On July 15, 2011, the USDOT’s Office of Inspector General (DOT-OIG) issued a final report on the Federal Highway Administration’s (FHWA) oversight of federal-aid and Recovery Act projects administered by Local Public Agencies (LPA).  You can download a copy of the report here [pdf].

The DOT-OIG initiated the audit because the FHWA previously acknowledged that LPAs were an internal control weakness, particularly in light of the fact that LPAs received up to $8 billion in Recovery Act highway funds.  The purpose of the audit was to assess: (1) the extent of LPA compliance with Federal requirements; and (2) the effectiveness of FHWA’s actions in ensuring that states have adequate LPA oversight programs. 

The DOT-OIG found at least one instance of noncompliance with Federal requirements in 88% of the LPA projects reviewed in four states.  Amazingly, identified were $5 million in unsupported costs.  According to the report, the most prevalent shortcomings were related to construction management requirements. 

Finally, the report made four recommendations for improving FHWA oversight.  FHWA officials concurred with all of them:

  1. Implement a policy establishing uniform procedures and criteria for Division Offices to use when assessing the ability of states to ensure LPAs meet Federal requirements. The policy should also require FHWA Headquarters to validate the accuracy of Division Office assessments.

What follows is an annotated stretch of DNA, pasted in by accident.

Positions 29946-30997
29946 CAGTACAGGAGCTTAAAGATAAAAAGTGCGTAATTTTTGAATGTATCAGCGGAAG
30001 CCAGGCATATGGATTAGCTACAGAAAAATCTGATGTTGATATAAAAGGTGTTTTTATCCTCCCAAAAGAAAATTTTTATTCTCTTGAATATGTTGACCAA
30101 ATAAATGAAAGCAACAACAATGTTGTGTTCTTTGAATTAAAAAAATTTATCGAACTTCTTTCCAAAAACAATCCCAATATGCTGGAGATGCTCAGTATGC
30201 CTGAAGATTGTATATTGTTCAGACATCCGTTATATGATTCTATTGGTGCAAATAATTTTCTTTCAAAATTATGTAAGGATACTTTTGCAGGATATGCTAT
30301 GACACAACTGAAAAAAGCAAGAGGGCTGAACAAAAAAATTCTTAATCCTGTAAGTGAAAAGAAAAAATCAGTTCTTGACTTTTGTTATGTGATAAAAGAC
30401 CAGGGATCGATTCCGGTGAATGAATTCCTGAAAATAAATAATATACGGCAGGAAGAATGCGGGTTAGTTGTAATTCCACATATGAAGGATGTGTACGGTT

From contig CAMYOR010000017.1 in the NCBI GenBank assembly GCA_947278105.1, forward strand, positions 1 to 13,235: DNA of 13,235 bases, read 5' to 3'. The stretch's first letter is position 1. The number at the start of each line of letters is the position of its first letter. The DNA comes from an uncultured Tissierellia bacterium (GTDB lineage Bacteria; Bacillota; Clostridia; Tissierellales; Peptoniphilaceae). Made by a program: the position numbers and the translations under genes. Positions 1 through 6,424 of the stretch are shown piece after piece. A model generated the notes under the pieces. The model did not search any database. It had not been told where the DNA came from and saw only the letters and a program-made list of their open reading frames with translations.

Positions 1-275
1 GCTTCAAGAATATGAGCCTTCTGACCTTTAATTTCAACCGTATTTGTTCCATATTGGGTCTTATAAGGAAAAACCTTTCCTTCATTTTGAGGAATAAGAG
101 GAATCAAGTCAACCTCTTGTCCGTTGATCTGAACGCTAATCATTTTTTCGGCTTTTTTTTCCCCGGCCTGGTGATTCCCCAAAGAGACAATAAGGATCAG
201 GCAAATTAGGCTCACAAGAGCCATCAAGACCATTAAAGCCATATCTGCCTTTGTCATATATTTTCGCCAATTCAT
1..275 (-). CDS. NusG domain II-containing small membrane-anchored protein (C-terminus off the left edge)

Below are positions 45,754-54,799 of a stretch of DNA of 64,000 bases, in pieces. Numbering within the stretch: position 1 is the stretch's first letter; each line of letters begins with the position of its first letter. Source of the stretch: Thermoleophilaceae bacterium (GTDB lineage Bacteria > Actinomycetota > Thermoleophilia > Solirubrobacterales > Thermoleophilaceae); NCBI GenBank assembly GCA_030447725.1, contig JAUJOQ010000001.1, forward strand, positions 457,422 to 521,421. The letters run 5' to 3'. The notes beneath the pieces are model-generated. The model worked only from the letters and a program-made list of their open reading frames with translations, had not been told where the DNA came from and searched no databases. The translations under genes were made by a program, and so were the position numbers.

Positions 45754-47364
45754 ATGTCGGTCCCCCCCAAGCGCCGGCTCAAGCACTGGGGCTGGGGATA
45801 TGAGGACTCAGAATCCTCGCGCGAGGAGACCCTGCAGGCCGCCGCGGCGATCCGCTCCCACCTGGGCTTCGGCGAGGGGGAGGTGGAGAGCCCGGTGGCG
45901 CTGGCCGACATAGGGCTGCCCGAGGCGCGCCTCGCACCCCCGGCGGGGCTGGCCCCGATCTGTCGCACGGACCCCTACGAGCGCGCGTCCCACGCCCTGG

2. Develop a Headquarters process to assess the effectiveness of Division and state LPA corrective action plans to ensure deficiencies are promptly resolved. The process should specify the planned actions, milestones, level of government responsible for implementation, and ensure actions are completed as planned and on schedule.
  3. Develop a Division Office-based plan that will increase state oversight in the seven project activities in which we identified a high level of noncompliance with Federal requirements (change orders and claims, project bidding, utility agreements and reimbursements, consultant selections and billings, construction pay quantities and progress payments, project reporting and tracking, and quality assurance procedures).
  4. Assess the project transactions related to the $5 million in unsupported project costs we identified in California and Texas and review similar transactions within these projects for unsupported costs. The assessment would include developing an action plan to collect all unsupported costs or identify FHWA’s rationale for acceptance of these costs.

FHWA has 30 days to respond with its plan for addressing these items.